Some of the greatest books ever written were written by accountants. Or lawyers, or construction works. The decisions you make as a little tyke don’t necessarily have to dictate who you’ll always be. Here are some of our favorite writers who did not always think they’d end up as writers, including debut novelists Isabelle Ronin and Leah Weiss!
1. Kurt Vonnegut owned a car dealership
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Before his groundbreaking novel Slaughterhouse-Five, Vonnegut had a tough time supporting his family. He worked as a journalist for Sports Illustrated, and a PR exec for General Electric. Probably most bizarrely, though, he owned a Saab dealership in Massachusetts.
Regarding this part of Vonnegut’s life, his daughter, Edie Vonnegut, said, “We were part of presenting this very elegantly designed piece of technology and it felt very sophisticated. It felt more about art and cutting edge design than about cars.” It doesn’t seem too out of character if you think about it.
2. George Saunders worked as a geophysicist and swam in monkey shit
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Probably one of the most famous contemporary short story writers (who published his debut novel Lincoln in the Bardo this year, which is amazing), Saunders got his career start as a field geophysicist working on the Indonesian island Sumatra.
Saunders’s time as a field geophysicist didn’t last more than a couple years, though. He retired early after “swimming in a river that was polluted with monkey shit” and getting sick. But the writing didn’t immediately start then. Saunders then worked as “a doorman, a roofer, a convenience store clerk, and a slaughterhouse worker.” What a life.
3. Leah Weiss worked as an executive assistant for twenty-four years before writing her first book
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Just last month, Weiss published her insanely good debut novel If the Creek Don’t Rise. What’s crazy is she didn’t start writing until she was fifty-years-old. Before she got into writing, she worked as an executive assistant to the headmaster at Virginia Episcopal School. She did that for twenty-four years! At seventy-four-years-old, after a full career as an executive assistant, Weiss has published her first novel. Let that be a call to action for anybody feeling discouraged.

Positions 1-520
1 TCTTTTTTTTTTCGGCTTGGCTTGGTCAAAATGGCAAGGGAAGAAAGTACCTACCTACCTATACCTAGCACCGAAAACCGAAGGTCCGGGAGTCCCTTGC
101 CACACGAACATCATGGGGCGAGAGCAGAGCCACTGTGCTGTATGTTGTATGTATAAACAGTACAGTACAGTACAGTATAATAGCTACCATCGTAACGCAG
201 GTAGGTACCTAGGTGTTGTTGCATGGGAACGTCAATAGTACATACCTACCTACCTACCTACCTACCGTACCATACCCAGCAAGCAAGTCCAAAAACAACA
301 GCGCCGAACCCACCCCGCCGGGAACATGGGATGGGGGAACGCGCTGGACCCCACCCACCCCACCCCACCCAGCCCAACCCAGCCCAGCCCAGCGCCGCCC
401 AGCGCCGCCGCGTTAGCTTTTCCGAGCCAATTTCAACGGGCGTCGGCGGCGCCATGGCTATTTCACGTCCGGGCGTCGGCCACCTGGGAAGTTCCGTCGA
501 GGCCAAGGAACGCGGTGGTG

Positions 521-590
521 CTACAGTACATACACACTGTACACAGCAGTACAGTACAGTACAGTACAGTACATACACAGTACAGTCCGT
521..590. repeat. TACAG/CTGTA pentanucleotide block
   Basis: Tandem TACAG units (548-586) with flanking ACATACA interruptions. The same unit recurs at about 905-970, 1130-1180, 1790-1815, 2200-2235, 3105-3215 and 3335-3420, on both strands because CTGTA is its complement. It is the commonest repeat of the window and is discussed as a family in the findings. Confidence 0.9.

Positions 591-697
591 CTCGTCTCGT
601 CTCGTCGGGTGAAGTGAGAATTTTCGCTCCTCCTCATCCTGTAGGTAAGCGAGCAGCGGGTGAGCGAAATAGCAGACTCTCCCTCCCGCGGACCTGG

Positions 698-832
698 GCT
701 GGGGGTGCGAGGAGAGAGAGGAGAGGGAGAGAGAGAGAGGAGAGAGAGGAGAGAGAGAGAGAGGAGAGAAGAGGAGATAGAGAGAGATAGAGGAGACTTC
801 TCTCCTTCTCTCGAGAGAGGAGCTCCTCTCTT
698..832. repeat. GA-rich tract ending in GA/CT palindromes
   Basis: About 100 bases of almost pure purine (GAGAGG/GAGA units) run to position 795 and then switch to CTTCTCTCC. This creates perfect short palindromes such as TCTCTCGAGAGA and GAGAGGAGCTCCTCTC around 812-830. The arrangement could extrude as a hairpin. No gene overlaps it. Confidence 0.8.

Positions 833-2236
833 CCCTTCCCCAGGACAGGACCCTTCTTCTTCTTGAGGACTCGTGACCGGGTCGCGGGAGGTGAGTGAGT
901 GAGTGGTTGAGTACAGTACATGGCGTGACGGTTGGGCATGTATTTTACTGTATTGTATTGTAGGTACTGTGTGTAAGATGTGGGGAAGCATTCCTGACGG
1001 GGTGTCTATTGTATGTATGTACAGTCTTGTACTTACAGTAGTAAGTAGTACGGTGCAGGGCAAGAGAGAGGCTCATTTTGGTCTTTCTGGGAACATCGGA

4. Stephanie Danler was (pretty unsurprisingly) a waitress
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Danler’s debut novel Sweetbitter focuses on Tess, who has just moved to New York and lands a job in an upscale restaurant. She is subsequently sucked into the world of wine, food, drugs, sex, and love. Danler’s previous occupation? Unsurprisingly, it was that of server at an upscale restaurant. She actually met her editor while serving him. She now has a two book deal, a huge fanbase, and a TV adaptation of Sweetbitter on the way, produced by none other than Brad Pitt.
5. Isabelle Ronin studied nursing before writing called her away
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Isabelle Ronin was studying to be a nurse before her Wattpad story Chasing Red became an international sensation. Ronin was born and raised in the Philippines and moved to Canada when she was twenty. Her family were very traditional, and she was raised with traditional expectations—to graduate college, get married, and start a family. She found herself jumping from one thing to the next, looking for something about which she felt passionate. She settled on nursing for a time, however dropped out to pursue writing. Once she focused on that, she told Bookstr, it was magic.
6. Bram Stoker was a crazy actor’s personal assistant
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The creator of Dracula was better known during his life time as actor Hentry Irving’s personal assistant and manager of London’s Lyceum Theatre than a writer. Henry Irving was reportedly extremely famous and extremely mad. He thought Dracula was dreadful and refused to appear in any adaptations of it. Before his PA life, Stoker received his degree in maths, worked in civil service at Dublin Castle, and wrote some unpaid reviews of plays.
7. Arthur Conan Doyle was a ship surgeon off the coast of West Africa
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Like John Watson, the fictitious narrator of the Holmes tales, Doyle was a surgeon during the 1880s. He studied medicine at the University of Edinburgh, and served as a surgeon aboard the ship SS Mayumba during a voyage on the coast of West Africa. When he returned, he started taking his writing career more seriously. In 1887, A Study in Scarlet was published and he became known for his Holmes stories. Oh, and he tried to become an ophthalmologist in the 1890s. He failed. He was bad at it.